In 2019, Bulgaria marks 30 years since the internal communist party coup that brought down long-time dictator Todor Zhivkov on November 10, a day after the fall of the Berlin Wall.
November 10 is, in the Bulgarian political calendar, an occasion for duels between the parties of left and right over the consequences of the post-communist changes; much like September 9, the anniversary of the 1944 communist takeover in the wake of the Soviet invasion that ushered in the “socialist” era, is an annual occasion for dispute about those long decades.
There are many ways to measure the changes since November 10 1989. Just one of the many is car ownership.
In the People’s Republic of Bulgaria, as it was called, becoming a car owner was no simple matter.
Getting on to the waiting list for a car involved paying a deposit, and then making further payments, often for years, before eventually being granted possession of the vehicle – which almost certainly would have been made elsewhere in the Soviet bloc. A Moskvich, a Trabant, a Lada – perhaps one modelled on the Fiat that it was licensed to copy.
Western models were rare, given prohibitive import duties, and likely to have within them only those from the rarified echelons of the most privileged Bulgarian Communist Party elite, and even then those may have been paid for out of the funds of party and state.
For ordinary Bulgarians, the most likely option would have been a communist bloc jalopy, but given the lack of options, that would have been prized enough. There were, of course, so anecdote tells, ways to jump the queue. Corruption in Bulgaria is hardly a phenomenon born in the post-communist era.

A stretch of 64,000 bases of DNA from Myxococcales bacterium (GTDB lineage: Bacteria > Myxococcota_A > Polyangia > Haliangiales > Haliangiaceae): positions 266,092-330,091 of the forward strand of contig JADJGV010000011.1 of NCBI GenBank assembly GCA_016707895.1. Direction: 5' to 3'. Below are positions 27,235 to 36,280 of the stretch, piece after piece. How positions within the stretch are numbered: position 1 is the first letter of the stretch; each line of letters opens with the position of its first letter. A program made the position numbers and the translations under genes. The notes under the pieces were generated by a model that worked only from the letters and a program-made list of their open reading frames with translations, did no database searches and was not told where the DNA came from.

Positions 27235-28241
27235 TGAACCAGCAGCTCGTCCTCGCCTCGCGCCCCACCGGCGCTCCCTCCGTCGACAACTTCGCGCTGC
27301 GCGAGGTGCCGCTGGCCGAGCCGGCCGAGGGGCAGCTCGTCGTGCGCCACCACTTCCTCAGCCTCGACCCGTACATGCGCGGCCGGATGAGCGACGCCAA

At the request of The Sofia Globe, Bulgaria’s National Statistical Institute (NSI) provided the official figures for private car ownership in the country between 1989 and 2018 – figures for 2019, with five months of the year left to run, obviously do not yet exist.
The year 1989 found Bulgaria with private car ownership at 1 702 977; in 2018, the figure was 2 893 779, according to the NSI. That is a difference of more than 1.19 million; on the face of it, perhaps not quite a radical jump as may have been expected.
However, a number of factors in post-communist Bulgaria have to be taken into account. Stimulating car ownership over the past three decades were the opening of the market to the outside world, the greater ease to import, and in the past decade, the rise of credit schemes to facilitate car purchases. On the other hand, the country has had its troubles in the post-communist era, including the financial and economic crises of the 1990s that wiped out savings and, to say the least, severely damaged purchasing power.
There is another major factor that must be taken into account when making comparisons. Car purchases have gone up; but between 1989 and 2018, Bulgaria’s population has decreased significantly, meaning that comparisons are best based on the number of private cars per population numbers.
In 1989, Bulgaria’s population was about 8.9 million, according to EU statistics agency Eurostat (different sources, with different estimates, give different figures for that year, ranging from 8.8 to more than nine million).